Tag Archives: franchisee retention

A Business LifeBoat…Key to Breaking Career Ceilings

This is Me!

This is Me!

I  have found myself carefully cherry picking my way through my professional contact list and really being honest with myself in asking these three questions:

–  Is this someone I will know in 10 years time?

–  Is this a person who will push me by inspiration and challenge to be where I want to be?

–   Can this person add the kind of value I need to get to where I want to be?

Now, instantly you may look at those questions and think – wow, thats cold. But hang on a bit…hear me out. How many times do we read professional business books that keep telling us to value our time more, and quite clearly say in order to progress…you need to think progressively and consistently challenge your comfort zones? I constantly receive great feedback from people about how I add value to them and open their eyes to a view that they hadn’t considered. Thats super for them – because they have identified that they would like me in their Business Lifeboat. That doesn’t automatically mean they will be in mine though – unless of course they have the knowledge and skills in areas that I don’t have and their business persona intrigues me. There’s nothing wrong with that – its just making sure you remember where you are in the order of things.

Many a small business owner makes the mistake of spraying a whole lot of time at everyone and everything that they come into contact – hoping for something to stick. That works for about 5 minutes and you are exhausted and without any recognisable return.

My message is be “brutally” professional – annihilate the time wasters and hangers-on and carefuly cultivate the real professional relationships and contacts that you know will support you and to whom you can also offer value to in return.

With franchisor clients I really bring this home to them in that they have a fantastic vantage point to be looking out for the future of their network of franchisees. They are in a position to recognise valuable branding joint initiatives and professional alliances that the franchisee wouldn’t have dreamed possible as a stand alone Joe Soap. Zone in on this power of professional alliance and heighten your franchise offering overtime – by doing this you not only create emotional loyalty from your franchsiees – but, hell, you are also creating a fantastic case for economic loyalty too.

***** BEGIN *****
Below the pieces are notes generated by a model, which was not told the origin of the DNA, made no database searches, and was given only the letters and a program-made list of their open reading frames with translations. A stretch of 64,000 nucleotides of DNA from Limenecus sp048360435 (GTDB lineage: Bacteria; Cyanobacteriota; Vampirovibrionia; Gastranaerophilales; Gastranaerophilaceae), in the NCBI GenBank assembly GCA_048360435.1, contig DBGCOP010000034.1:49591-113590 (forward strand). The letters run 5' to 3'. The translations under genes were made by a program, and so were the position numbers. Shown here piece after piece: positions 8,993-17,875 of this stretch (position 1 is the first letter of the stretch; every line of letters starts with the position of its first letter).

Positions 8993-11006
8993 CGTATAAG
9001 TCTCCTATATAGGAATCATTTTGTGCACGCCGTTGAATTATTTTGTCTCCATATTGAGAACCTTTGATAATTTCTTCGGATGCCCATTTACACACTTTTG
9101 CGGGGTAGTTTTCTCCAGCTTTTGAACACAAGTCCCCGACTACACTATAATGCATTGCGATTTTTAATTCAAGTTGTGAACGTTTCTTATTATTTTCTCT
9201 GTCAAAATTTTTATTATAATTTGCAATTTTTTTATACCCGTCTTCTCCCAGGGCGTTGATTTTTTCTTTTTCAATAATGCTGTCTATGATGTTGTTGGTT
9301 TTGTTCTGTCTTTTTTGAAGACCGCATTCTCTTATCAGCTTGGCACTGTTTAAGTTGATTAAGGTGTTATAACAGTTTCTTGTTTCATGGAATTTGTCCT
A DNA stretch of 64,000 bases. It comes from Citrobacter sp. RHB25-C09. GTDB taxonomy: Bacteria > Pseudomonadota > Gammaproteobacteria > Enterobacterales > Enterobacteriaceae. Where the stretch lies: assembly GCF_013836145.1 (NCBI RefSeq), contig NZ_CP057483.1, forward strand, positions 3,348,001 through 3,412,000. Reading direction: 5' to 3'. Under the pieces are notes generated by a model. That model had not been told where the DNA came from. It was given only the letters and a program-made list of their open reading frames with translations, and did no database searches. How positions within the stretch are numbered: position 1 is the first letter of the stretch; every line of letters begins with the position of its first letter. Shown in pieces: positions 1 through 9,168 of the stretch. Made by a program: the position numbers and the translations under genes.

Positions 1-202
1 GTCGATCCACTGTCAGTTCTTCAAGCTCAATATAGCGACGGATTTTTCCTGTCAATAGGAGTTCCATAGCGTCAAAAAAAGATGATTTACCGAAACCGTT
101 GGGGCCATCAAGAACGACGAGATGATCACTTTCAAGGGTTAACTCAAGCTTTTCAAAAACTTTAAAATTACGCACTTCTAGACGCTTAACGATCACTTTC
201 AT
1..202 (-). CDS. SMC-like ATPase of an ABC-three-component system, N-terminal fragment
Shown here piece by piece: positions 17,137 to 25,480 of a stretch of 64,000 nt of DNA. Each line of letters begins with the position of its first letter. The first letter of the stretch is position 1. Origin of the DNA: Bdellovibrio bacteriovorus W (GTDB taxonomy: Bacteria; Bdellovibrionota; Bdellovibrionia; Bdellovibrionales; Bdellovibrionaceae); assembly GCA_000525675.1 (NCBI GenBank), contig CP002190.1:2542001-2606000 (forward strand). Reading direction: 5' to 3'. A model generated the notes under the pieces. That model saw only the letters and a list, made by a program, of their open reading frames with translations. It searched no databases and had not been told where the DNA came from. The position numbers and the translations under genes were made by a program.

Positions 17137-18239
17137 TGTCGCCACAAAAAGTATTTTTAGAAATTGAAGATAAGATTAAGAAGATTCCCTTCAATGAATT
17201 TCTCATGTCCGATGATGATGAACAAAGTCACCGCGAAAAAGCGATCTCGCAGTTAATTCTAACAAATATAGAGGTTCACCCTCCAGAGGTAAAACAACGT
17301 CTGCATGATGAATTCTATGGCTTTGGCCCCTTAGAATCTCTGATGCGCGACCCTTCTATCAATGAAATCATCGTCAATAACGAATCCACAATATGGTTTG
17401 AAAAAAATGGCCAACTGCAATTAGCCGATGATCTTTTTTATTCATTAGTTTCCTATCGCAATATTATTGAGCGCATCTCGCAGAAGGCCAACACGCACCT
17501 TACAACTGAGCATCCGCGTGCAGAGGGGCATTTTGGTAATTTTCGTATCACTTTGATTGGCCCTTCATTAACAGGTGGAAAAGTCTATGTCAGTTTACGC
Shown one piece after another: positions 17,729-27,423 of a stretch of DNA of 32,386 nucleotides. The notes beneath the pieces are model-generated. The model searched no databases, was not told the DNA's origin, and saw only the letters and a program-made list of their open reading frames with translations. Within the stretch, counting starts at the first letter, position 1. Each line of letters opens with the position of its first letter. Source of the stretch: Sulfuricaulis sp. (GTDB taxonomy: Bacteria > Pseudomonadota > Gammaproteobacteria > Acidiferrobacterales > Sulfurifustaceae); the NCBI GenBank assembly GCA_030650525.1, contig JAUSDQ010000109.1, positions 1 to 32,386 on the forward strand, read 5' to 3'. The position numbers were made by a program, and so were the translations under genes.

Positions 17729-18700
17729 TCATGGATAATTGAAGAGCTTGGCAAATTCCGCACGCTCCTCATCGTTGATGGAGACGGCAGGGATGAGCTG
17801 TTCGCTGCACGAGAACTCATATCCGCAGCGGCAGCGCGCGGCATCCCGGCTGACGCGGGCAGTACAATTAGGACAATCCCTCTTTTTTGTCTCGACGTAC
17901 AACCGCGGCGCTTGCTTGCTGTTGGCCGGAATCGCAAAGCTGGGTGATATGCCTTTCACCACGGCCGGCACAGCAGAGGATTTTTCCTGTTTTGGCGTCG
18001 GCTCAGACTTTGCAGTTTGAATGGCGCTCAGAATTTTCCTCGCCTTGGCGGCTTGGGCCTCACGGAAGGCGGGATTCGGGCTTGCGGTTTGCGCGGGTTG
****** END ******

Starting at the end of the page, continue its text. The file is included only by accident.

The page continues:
Follow me on Twitter if you want to see who is in my Business Lifeboat, or find me on Linkedin.

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Plan for Sabbaticals

A BreakWhile driving my car through some pretty yuck roads near home today (note to self: I need to ask my local council where exactly the road spend is going to…my wheel alignment is getting worse by the day!)..I had a thought. Rare, I know, but all the same….

Wouldn’t it be really genius of an insightful franchisor to build in a proper exit and relief strategy into the franchise offering. What on earth do I mean, you ask?

Well, I have a super business contact in London who I love to have coffees with and just pick his brain. He is really passionate about small business owners having a proper exit plan that they can live with. He has seen time and again how really successful small business owners get to retirement age and fall foul of retirement pressure and end up losing out on the value of their life’s work.

So, my thought was around a franchisor actually building in a plan that will help the franchisee revisit his/her exit at whatever point is comfortable for them – with a set structure in place to give them value for their investment of time and money in the business. But, over and above that, it may well be a plan to fit in sabbatical periods for the franchisee. We all know that we work damn hard to get our businesses on the go and could all do with some time out to remind ourselves of where we are going, whether we are enjoying the journey and re-energise ourselves for the years ahead.

Emotional loyalty is pretty key for a franchisor who wants to retain franchisees – same rule applies as for all other businesses: it costs more to get in new franchisees than it does to retain existing ones. To keep franchisees engaged – my advice is to always look at how to enhance the model and add value over time. Sabbaticals may well be one more thing that is worth looking at.

I am not saying SPEND more, I’m saying be creative and offer the opportunity of relief and support during that time. I know that I could have done with being offered that at my five year anniversary of being with a company in my last employed role. Who knows I may well have remained with the company for longer!

But then my inner entrepreneur junkie would not have stayed quiet for much longer 🙂